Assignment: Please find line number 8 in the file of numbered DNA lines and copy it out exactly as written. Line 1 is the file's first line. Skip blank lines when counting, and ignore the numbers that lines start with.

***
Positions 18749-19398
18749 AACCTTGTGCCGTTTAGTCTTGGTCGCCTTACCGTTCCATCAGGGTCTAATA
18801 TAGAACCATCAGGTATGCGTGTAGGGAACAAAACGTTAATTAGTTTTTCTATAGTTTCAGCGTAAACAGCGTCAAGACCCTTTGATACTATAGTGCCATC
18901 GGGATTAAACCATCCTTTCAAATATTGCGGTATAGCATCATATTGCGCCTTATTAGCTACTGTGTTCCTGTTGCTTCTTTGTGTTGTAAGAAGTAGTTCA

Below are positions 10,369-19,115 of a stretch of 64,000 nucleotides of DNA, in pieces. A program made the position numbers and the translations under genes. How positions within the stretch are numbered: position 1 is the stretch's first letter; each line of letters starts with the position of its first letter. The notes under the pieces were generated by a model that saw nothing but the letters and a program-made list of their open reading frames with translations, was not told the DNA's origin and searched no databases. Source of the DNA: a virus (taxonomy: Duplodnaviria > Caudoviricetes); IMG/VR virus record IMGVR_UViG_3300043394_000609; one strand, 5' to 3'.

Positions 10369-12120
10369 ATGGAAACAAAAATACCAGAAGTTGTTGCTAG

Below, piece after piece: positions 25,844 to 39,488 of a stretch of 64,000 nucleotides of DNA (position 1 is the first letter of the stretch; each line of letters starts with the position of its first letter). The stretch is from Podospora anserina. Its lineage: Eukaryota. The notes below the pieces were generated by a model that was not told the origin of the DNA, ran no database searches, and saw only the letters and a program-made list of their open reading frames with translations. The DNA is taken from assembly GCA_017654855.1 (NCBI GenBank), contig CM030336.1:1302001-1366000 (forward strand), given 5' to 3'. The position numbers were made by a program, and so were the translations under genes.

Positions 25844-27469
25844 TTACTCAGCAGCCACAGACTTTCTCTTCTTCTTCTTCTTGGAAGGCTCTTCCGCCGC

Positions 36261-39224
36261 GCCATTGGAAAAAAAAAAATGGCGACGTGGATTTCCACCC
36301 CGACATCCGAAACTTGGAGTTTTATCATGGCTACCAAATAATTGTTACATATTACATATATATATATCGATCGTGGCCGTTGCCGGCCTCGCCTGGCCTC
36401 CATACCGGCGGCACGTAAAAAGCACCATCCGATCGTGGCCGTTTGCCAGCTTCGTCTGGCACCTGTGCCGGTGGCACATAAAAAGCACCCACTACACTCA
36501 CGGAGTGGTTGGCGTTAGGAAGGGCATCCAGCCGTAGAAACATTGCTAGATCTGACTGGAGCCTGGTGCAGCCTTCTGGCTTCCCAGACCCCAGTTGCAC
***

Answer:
Below, piece after piece: positions 25,844 to 39,488 of a stretch of 64,000 nucleotides of DNA (position 1 is the first letter of the stretch; each line of letters starts with the position of its first letter). The stretch is from Podospora anserina. Its lineage: Eukaryota. The notes below the pieces were generated by a model that was not told the origin of the DNA, ran no database searches, and saw only the letters and a program-made list of their open reading frames with translations. The DNA is taken from assembly GCA_017654855.1 (NCBI GenBank), contig CM030336.1:1302001-1366000 (forward strand), given 5' to 3'. The position numbers were made by a program, and so were the translations under genes.